A wedding is a legal, and usually religious, ceremony to celebrate the start of a marriage. Some young women get mired in the details, to the point of forgetting what a wedding is all about. Whether the bridesmaids wore the same shoes or jewelry will soon be forgotten as the couple embarks on the joys and trials of married life.

The first wedding I ever attended was the marriage of my older brother to his high school sweetheart, the girl next door. As we were quite close emotionally, I was privy to lots of the details surrounding the ceremony. It seemed even then, there was a mountain of choices to consider—and at times, there were tears of frustration and a lot of But it’s my wedding! exclamations being thrown around.

Attention was paid not only to the décor, the bridesmaids dresses, the menu and the music—what each of us wore also was very important to our mother and the bride’s parents. There were compromises, conflicts, but also some issues on which everyone involved was in complete agreement. Except for me, if you asked anyone else, including the bride and groom, they probably don’t remember the details about all the particulars and how they were determined. What we celebrate and remember every day is the success of their marriage: My brother and sister-in-law will celebrate their 50th anniversary in April 2012.

The first few years of their marriage were spent in Florida, where my brother was stationed in the Air Force. I remember the tremendous excitement we all had when my sister-in-law stepped off the plane one day with a baby bump. She was the eldest in her family of siblings, as my brother was in ours. So our first nephew had 10 aunts and uncles younger than 16 when he was born.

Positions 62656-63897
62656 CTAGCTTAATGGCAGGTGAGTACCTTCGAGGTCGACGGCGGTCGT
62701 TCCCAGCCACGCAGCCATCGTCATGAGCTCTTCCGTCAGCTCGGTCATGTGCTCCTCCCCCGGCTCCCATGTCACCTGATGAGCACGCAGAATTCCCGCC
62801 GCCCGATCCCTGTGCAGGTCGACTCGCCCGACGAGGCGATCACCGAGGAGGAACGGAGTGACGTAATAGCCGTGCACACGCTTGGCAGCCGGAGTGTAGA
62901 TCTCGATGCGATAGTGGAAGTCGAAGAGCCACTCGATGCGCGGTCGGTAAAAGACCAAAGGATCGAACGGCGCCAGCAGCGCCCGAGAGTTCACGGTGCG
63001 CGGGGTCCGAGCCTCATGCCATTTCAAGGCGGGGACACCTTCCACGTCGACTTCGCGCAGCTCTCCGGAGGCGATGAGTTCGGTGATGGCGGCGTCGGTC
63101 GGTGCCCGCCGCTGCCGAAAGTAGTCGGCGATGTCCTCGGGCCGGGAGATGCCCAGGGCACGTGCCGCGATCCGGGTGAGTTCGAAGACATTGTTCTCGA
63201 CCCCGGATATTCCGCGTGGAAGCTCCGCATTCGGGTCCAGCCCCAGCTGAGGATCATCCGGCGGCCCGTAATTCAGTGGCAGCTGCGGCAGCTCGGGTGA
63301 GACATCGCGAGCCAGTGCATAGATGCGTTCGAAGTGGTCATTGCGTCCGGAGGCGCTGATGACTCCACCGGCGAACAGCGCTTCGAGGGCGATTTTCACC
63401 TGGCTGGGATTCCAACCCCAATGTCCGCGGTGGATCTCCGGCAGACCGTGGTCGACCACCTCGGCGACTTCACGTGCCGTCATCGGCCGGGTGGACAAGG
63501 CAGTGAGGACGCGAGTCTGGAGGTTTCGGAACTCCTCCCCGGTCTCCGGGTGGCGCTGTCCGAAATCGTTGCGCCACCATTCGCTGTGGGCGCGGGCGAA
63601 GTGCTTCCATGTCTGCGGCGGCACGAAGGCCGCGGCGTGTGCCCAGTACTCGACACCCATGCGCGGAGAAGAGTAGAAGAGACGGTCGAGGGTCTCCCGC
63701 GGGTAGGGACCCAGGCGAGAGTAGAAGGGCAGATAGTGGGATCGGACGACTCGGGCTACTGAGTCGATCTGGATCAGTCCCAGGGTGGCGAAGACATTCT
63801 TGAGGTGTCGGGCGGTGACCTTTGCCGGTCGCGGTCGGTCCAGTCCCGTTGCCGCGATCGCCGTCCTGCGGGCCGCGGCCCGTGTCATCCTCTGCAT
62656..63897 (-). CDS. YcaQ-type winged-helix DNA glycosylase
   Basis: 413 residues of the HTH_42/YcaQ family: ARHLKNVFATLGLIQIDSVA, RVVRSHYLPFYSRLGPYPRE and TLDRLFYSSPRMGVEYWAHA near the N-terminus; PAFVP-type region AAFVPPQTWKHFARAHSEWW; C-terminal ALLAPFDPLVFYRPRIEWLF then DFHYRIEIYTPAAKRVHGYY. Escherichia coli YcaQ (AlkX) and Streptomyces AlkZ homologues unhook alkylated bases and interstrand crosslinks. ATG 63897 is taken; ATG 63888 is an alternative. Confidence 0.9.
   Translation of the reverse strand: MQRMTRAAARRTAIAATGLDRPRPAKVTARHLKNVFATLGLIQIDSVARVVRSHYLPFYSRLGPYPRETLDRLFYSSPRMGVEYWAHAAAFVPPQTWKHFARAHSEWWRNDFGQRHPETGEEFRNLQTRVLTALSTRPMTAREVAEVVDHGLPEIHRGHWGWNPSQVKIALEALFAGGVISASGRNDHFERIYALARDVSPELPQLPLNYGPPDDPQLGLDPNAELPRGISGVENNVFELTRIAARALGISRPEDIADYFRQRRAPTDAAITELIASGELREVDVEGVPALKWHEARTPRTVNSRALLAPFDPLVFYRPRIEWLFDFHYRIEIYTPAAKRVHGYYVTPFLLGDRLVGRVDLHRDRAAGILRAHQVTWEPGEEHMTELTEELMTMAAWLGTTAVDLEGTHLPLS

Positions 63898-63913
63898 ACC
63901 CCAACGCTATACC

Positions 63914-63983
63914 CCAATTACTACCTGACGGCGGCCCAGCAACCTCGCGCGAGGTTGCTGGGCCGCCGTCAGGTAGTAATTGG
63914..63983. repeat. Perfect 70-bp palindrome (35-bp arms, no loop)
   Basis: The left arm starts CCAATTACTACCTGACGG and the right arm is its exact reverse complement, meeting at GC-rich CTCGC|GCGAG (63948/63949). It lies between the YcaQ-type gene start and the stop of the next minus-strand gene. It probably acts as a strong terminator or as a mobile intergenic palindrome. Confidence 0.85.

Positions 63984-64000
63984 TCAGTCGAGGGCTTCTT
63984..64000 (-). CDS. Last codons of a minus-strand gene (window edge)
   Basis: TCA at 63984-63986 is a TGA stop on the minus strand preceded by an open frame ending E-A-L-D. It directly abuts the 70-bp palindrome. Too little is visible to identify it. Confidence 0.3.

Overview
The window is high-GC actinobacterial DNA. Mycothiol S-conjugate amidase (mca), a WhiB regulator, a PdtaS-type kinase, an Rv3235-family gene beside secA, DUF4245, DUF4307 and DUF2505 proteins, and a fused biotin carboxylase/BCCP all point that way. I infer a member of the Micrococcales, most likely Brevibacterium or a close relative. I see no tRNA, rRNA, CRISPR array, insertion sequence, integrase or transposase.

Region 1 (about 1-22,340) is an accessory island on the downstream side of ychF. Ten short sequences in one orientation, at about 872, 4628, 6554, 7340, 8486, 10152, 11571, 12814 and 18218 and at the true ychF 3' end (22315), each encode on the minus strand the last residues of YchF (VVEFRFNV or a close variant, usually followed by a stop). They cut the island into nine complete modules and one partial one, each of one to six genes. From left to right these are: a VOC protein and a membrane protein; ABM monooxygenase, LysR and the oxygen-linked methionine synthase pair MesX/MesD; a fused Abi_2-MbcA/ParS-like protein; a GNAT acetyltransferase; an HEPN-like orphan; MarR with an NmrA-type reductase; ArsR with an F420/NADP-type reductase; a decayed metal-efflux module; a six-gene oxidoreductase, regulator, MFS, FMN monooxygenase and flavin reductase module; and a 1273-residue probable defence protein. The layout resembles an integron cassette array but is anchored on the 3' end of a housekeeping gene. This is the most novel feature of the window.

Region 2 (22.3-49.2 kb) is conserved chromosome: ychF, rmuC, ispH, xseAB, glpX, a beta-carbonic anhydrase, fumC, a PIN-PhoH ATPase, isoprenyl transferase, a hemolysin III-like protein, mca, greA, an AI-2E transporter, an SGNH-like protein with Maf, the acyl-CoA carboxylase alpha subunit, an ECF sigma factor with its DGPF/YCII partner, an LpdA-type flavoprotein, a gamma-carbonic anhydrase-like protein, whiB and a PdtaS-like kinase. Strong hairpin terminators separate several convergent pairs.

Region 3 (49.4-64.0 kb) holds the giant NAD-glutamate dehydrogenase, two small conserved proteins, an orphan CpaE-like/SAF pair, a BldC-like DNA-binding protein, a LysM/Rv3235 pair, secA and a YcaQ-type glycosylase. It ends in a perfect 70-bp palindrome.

They went from an apartment to a house, and then onto a bigger house, where they raised four children: two boys followed by two girls. There were birthday parties, baptisms, confirmations, anniversary parties and graduation parties. Each of their children graduated from college and two have post-graduate degrees. It hardly seemed like any time at all that they had their first grandchild, then six more.

All through the years, they were a constant testament to a good marriage. They made decisions together, they laughed and complimented each other, and they consoled each other when they lost parents, cousins, uncles and aunts. My brother easily slips his arm around her waist. They are generous with their modest kisses, and apparent to all, are still very much in love.

Last year their first great-grandchild was born. Imagine, my brother, a great-grandfather! I mean that more than the fact that his granddaughter had a baby boy. Both he and my sister-in-law are ‘great’ grandparents. They attend all their grandchildren’s sporting events and other special occasions, and have established traditions regarding the holidays that their children, grandchildren, and now, great-grandchildren have and will enjoy for years to come.

They have made it look very easy. We all know that marriage has its ups and downs. I’m also sure, that like most occasions in their life, they’ve gotten through them as a team, with each supporting the other.

All the details of that long-ago April day are still fresh in my mind, though it probably has faded away in most people’s memories. What most of us who were there remember and will celebrate in April is 50 years of a rewarding, beautiful marriage. I’m very proud of my big brother and my sister-in-law (even if she can’t remember the types of flowers her bridesmaids carried in 1962).

John Sullivan has a fine arts degree from Kansas City Art Institute. He has partnered with Ken Miesner for the past 25 years at Ken Miesner’s Flowers at Plaza Frontenac, where they have done flowers for more than 1,000 weddings!